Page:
A little while ago my friend Ian loaned me the PBS DVD series The Story of India This six-part series, which runs about six hours, simply tells the story of India from ancient times until roughly the time of Indian Independence. It is a good documentary, even if the host’s excessive exuberance toward all things Indian is a little bit hard to take after a while. “Oh, isn’t that wonderful! Fantastic! Remarkable! Unbelievable! Stupendous!”
As one would have to expect for a series focusing on the history and culture of India, this film devoted a good bit of attention to Indian religion. And, as you know, India is a hotbed of religious fervor where Hinduism, Buddhism, Islam and nearly every other religion you can imagine coexist, at times peacefully and at times through great bloodshed. As much as the history of India is the history of faiths existing together in peace, it is equally a story of the battle for dominance of one faith or another. The documentary devoted a good bit of attention to the various means of religious expression, from Muslims venerating the tomb of a sufi to Jains pouring out their offerings to a statue of Gomateshwara to Hindus bowing low before their ancient deities. The idolatry, portrayed so vividly in full-color and wide screen is quite shocking. India represents a fascinating collision of the first world with the third world, of the ancient with the modern. Somehow it seems that this form of idolatry should have been left in the past; have we not evolved or developed or matured beyond bowing before gods of wood and bronze? Yet here are countless millions of men and women who are every bit as devoted to their gods as were the enemies of the Israelites of old.
As I watched these people venerate their gods I felt pity for them and I felt gratitude to God for his grace in saving me from such idolatry, such sinful adulation of Satan. I suppose that may sound arrogant; I do not mean it that way. Here were men and women bowing low before gods who were so clearly made in their own image—gods who were not good and righteous and perfect and omnipotent, but gods who are so often petty and perplexed and perverted—gods who are so very human. There is no transcendence here; there is little to distinguish these gods from those who worship them. These people are, in a very real sense, worshiping themselves. They create gods who are very much like themselves and then prostrate themselves before such pathetic deities. Rarely have I seen such a vivid picture of the idolatry that dwells within the human heart.
Yesterday the world memorialized Michael Jackson. The numbers are still being tabulated but there is little doubt that millions, probably hundreds of millions, watched at least a portion of the memorial service. How many did so, as did I, merely out a morbid sense of curiosity, probably cannot be calculated.
Jackson’s service was an representation of just the kind of pluralism that has marked India. Everybody involved wanted to invoke God’s name, as you’re supposed to do when remembering a loved one, but it was clear that most of them invoked a god made in their own image. Even those who spoke of Jesus or who prayed to Jesus did so without any clear reference to the Jesus of the Bible. They spoke of a Jesus who accepts all and even (or perhaps especially) those who had rejected him. Never did Michael Jackson give any evidence of putting his faith in Jesus Christ, yet those who watched were assured, time and again, that he was now safe in the presence of the Lord, waiting there for the rest of us to arrive. Words and phrases invoked God and used the Christian lexicon but without any reference to the gospel, the true gospel, the gospel that saves. Lost men declared to other lost men untruths about the god they wish for, not the God who is.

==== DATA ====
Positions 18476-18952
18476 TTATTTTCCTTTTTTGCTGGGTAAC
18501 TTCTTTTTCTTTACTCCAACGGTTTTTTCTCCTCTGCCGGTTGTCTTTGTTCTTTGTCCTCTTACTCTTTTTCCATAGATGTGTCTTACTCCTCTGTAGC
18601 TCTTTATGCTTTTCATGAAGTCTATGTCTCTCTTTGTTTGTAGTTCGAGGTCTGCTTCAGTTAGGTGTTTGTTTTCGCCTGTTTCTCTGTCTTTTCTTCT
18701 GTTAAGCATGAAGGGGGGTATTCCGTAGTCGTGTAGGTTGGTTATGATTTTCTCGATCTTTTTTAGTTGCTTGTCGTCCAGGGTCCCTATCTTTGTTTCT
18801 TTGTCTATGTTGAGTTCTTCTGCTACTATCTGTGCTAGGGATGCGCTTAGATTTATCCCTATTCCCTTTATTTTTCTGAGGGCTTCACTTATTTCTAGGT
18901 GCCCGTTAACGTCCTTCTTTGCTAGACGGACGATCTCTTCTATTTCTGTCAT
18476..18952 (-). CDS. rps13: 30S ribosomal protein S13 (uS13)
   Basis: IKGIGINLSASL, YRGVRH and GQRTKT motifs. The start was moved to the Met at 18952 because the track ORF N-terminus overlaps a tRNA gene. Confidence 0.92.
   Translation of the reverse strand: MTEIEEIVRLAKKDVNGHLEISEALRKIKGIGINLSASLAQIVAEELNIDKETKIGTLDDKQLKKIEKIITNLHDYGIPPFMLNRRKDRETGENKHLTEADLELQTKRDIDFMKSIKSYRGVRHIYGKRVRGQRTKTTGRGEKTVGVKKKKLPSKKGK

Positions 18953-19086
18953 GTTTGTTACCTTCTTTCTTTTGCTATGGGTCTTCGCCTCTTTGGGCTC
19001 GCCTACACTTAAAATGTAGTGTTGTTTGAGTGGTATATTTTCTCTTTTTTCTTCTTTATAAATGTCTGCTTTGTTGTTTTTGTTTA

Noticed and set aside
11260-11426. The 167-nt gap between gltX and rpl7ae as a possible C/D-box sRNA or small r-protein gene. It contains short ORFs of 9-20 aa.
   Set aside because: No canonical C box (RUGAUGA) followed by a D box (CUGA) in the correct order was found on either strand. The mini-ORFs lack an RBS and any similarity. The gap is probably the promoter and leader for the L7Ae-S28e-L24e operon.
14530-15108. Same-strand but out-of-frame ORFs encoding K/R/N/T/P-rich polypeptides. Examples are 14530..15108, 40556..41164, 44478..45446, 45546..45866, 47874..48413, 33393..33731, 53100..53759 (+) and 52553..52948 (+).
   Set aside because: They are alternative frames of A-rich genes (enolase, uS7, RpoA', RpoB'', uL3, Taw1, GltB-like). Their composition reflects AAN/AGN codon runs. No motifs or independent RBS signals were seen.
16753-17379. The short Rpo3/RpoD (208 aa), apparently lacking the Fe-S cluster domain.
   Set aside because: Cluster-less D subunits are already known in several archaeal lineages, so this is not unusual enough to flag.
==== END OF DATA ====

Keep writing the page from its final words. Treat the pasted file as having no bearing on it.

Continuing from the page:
During the singing of the old song We Are the World, those who watched saw religious symbols from all faiths spinning across a video screen, blurring, blending their lies to the already blind.
All faiths are the same, don’t you know? Why dwell on such petty distinctions? God is whoever you want him (or her or it) to be. We are the world. We are god.
What surprised me more than anything was the genuine grief, the genuine mourning, of those who attended the memorial service. Of course his brothers and sister and daughter were distraught, but so too were many of the fans who so loved him. On the radio I heard an interview with a woman from Toronto who attended a screening of the service. She told how when she heard of Jackson’s death she collapsed and was inconsolable, at least until she could go to a tattoo parlor and have “Gone too soon” tattooed onto her body; that was the beginning of the healing process. She had brought her young son to the memorial service so he could see his mother’s love for this man she so venerated. All across North America, all across the world, there are similar stories of worship. Can we call it anything other than worship? I don’t think this is too strong a word. For many people, Jackson was a god; for many people celebrity is idolatry.
Yesterday we saw idolatry of a whole different order yet idolatry that is so similar to what I saw in The Story of India. There are some who, in their idolatry, bow low before gods of wood and stone and burnished bronze. There are others who, in their idolatry, live vicariously through celebrities and who bow low before the spirit of the age. Michael Jackson’s funeral, where God’s name was invoked and where Jesus’ name was supposedly held high, was as vivid an expression of idolatry as was the footage of hordes of Indian Hindus dancing with joy and veneration before their statues. One is a base idolatry, the other is sophisticated and proper. Both are the same ancient sin, the same ancient rebellion against the one true God.